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GOD’S WORD FOR MAY 24 ~ ~ Psalm 33:4 ~ ~ “For the word of the Lord is right,
And all His work is done in truth.”

Continuing with excerpts from Chapter two of John Piper’s, “The Pleasures of God”

“The Pleasure of God in all He does” ~ ~ ( Anything in perenthesis are my comments.)


This is a glorious picture of God in His sovereign freedom—to do whatever He pleases and to accomplish all His pleasure. But it would be a fuzzy picture, a bit out of focus, if we stopped here.

To bring it into focus and sharpen it, we have to ask this question: “How can God say in Ezekiel 18:23 and 32 that He does not have pleasure in the death of any impenitent person, (a person who isn’t sorry for his sins) if in fact He accomplishes all his pleasure and does whatever He PLEASES?

In Ezekiel 18:30, God is warning the house of Israel of impending judgment: “Therefore I will judge you, O house of Israel, every one according to his ways, says the Lord.” And He is urging them to repent: “Repent and turn from all your transgressions.” At the end of verse 31 He says, “Why will you die, O house of Israel? For I do not have pleasure in the death of any one, says the Lord God; so, turn and live.”

This seems to be a very different picture than the one we saw in Psalm 135, where God does all that He pleases. This is the kind of text that causes people to jump to the wrong conclusions too quickly.

Here God seems to be cornered. It seems that He is forced into judging them when He really doesn’t want to. Is he going to accomplish all His pleasure or not? Is God really free to do everything according to His good pleasure?

If God controls the wind and makes it blow whenever and wherever He pleases—which is certainly true — “He makes the wind to blow and the waters flow” ~ ~ “Psalm 147:18; and remember Jesus’ “Peace! Be Still”—then God is somehow responsible for the destruction of thousands of lives by drowning because of the storms and hurricanes which God has “brought forth from His storehouses” over the centuries.

Do we charge God with wrong when we say this? Might it not be satan who makes destructive wind blow? This is a good question, and the answer is a complex one. Satan does have great power in this world to do harm. We know that he can cause sickness—Luke 13:16; Acts 10:38; and, since he is called a “murderer from the beginning.” –John 8:44; we may infer that he can indeed kill.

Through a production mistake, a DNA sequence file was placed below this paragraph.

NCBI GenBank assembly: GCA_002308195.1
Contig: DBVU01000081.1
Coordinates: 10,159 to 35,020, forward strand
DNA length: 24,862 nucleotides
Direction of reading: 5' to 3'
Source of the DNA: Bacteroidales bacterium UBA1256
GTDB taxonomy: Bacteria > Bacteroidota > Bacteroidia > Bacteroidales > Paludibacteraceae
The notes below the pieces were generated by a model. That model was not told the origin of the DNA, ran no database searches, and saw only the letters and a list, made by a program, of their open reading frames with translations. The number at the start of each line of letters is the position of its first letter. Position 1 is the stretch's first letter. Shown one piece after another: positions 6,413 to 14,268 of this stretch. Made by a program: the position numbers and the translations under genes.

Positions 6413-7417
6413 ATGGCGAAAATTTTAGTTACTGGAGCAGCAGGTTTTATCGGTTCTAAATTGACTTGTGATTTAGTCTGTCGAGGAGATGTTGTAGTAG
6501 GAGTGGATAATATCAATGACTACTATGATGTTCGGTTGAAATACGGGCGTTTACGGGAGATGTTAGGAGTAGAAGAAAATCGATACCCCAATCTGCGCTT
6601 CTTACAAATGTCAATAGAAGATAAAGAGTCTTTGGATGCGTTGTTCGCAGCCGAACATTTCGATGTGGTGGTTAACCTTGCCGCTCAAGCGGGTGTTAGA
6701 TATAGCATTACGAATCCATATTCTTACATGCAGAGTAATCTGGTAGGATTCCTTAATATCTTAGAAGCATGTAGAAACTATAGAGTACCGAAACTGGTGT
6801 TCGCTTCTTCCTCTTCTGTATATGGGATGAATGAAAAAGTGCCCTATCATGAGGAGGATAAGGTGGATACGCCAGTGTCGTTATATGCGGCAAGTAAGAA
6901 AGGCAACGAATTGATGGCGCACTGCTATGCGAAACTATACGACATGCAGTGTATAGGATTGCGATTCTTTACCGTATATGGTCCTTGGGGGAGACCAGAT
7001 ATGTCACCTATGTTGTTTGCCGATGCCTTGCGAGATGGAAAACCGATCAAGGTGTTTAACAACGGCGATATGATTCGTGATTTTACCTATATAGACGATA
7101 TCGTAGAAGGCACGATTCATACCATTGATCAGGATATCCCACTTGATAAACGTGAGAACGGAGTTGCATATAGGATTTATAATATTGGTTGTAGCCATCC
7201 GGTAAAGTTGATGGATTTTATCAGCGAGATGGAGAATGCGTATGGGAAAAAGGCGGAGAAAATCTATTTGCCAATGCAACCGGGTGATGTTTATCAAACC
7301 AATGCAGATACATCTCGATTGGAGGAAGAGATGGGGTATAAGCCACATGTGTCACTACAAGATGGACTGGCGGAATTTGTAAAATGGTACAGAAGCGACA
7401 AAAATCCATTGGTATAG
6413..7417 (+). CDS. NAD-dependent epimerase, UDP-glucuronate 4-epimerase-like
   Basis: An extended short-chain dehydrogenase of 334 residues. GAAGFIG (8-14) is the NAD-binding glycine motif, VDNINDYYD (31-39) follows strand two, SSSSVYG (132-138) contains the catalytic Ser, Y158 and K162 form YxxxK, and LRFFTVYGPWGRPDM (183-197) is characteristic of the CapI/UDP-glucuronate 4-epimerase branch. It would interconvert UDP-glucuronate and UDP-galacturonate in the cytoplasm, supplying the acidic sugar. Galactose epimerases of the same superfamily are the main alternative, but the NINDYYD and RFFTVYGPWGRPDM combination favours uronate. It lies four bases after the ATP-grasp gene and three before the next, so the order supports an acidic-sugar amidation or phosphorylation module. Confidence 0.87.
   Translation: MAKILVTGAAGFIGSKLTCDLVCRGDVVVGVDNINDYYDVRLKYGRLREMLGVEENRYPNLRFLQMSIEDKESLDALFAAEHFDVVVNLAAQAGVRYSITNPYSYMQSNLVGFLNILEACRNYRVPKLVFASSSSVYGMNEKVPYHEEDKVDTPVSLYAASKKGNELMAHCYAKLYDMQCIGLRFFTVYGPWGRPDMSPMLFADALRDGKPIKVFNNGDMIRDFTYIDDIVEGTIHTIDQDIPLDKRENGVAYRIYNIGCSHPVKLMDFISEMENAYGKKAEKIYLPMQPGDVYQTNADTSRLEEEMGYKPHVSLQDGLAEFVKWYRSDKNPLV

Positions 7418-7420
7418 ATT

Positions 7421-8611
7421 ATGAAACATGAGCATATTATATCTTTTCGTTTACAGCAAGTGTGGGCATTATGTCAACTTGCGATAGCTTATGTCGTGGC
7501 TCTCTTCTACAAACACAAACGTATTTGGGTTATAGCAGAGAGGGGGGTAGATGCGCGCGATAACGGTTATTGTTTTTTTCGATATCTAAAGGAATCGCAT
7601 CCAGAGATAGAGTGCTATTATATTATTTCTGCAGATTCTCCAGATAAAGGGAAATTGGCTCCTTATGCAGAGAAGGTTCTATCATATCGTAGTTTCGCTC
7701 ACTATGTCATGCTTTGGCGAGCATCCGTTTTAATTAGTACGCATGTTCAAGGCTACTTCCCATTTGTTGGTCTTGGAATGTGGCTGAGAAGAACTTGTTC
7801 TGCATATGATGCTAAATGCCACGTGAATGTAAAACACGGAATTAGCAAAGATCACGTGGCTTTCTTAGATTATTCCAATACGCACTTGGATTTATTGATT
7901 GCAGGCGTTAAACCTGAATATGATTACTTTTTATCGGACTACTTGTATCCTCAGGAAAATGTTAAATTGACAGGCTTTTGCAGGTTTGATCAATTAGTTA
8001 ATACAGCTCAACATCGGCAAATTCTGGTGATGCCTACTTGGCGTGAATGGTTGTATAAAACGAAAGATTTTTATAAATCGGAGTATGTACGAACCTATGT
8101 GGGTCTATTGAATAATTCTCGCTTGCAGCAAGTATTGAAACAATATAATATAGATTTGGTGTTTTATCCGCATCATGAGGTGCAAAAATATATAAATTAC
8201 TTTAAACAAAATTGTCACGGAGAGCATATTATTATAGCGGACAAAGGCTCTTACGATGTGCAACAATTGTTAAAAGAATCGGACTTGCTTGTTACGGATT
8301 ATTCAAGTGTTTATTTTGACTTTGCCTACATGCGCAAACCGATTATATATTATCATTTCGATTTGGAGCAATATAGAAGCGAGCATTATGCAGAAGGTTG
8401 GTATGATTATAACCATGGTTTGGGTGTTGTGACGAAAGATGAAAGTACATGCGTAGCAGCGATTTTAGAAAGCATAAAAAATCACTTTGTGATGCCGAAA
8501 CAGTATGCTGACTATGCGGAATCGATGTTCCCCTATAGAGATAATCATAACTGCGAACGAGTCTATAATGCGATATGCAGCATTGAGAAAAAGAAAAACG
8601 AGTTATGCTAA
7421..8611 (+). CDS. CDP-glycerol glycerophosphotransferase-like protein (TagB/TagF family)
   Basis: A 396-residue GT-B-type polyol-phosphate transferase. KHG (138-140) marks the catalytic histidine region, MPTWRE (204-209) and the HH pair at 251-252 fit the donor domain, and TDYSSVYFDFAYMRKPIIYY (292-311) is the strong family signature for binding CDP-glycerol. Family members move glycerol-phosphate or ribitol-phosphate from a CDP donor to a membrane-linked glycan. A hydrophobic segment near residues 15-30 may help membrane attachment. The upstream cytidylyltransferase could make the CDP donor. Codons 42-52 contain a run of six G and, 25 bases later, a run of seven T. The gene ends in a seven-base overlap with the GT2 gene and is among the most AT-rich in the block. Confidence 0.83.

But I believe with all my heart that the biblical teaching of God’s sovereignty over satan is the greatest answer in the world when the very meaning of life is threatened by the horrors and tragedies of death and disease. It is the answer of Scripture and it is true and full of hope.

The Bible does NOT teach that satan has the highest control in the world. God is shown indisputedly to be the controller of the wind in Genesis 8:1; Exodus 14:21; 15:10; Psalm 78:26; 107:25; 148:8; Isaiah 11:15 and Jonah 1:4 and 4:8.

In Job 1:11-12, God gives satan the freedom to attack all that Job has, including his family. Then in Job 1:19 “a great wind” levels the house where Job’s adult children are and kills them all. Job, in vs 1:21 says “The Lord gave and the Lord has taken away; blessed be the name of the Lord.”

Apparently Job was correct in saying this because the very next verse –1:22—says , “In all this job did not sin or charge God with wrong. Neither did Isaiah, when he quoted God as saying, “I form light and create darkness, I make comfort and create calamity, I am the Lord who does all these things.” –Isaiah 45:7

Nor did Jeremiah err when he said, “is it not from the mouth of the most high that good and calamity come? (Lamentations 3:38) Nor Amos when he said, in vs 3:6, “Does calamity befall a city, unless the Lord has done it?”

So, when Psalm 135 says that the Lord does whatever He pleases, it has to include the taking of personal life through wind and sea which he alone controls. The Lord gives and the Lord takes away. He is the source of all life –Acts 17:25—and He appoints the time for its return –1Samuel 2:6 and Deuteronomy 32:39.

James takes this for granted when he tells us that we should reckon with the sovereign control of God even in our ordinary business plans in James 4:13-16:

“come now you who say, ‘Today or tomorrow we will go into such and such a town and spend a year there and trade and get gain,’ whereas you do not know about tomorrow. What is your life? For you are a mist that appears for a little time and then vanishes. Instead you ought to say, ‘if the Lord wills, we shall live and we shall do this or that’ As it is you boast in your arrogance. All such boasting is evil.”

James assumes that it is the will of the Lord that determines whether anyone gets from one town or another. For Him it is a matter of humility to give God this right and a matter of arrogance to act, not to mention teach, that it is not to.

More on this complex answer tomorrow.

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